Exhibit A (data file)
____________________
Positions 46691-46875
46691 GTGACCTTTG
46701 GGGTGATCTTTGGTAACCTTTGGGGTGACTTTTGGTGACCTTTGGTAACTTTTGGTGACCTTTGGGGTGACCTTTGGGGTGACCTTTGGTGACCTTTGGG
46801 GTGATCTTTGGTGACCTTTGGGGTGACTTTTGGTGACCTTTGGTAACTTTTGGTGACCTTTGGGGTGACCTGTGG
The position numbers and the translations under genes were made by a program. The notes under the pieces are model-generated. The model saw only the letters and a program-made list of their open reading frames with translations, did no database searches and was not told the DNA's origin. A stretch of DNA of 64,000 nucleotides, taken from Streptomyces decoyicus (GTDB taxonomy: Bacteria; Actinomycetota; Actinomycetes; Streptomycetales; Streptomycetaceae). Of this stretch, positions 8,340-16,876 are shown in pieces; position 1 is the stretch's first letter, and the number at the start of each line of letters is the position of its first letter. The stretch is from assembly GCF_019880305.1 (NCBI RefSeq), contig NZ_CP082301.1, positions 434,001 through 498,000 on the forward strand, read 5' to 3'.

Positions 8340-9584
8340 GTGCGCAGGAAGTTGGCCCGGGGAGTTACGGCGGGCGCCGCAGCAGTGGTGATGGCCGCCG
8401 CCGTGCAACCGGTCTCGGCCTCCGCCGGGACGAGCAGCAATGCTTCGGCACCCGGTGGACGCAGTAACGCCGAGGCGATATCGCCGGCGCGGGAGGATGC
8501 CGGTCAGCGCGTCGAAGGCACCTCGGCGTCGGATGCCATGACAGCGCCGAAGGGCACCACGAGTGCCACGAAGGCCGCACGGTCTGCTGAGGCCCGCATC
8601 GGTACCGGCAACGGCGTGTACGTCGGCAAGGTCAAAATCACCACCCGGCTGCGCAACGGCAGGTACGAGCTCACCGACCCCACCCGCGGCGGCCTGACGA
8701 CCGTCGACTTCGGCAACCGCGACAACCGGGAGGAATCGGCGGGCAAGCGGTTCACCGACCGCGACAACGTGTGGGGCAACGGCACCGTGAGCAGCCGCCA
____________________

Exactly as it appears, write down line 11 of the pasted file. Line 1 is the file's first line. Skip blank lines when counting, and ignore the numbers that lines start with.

8701 CCGTCGACTTCGGCAACCGCGACAACCGGGAGGAATCGGCGGGCAAGCGGTTCACCGACCGCGACAACGTGTGGGGCAACGGCACCGTGAGCAGCCGCCA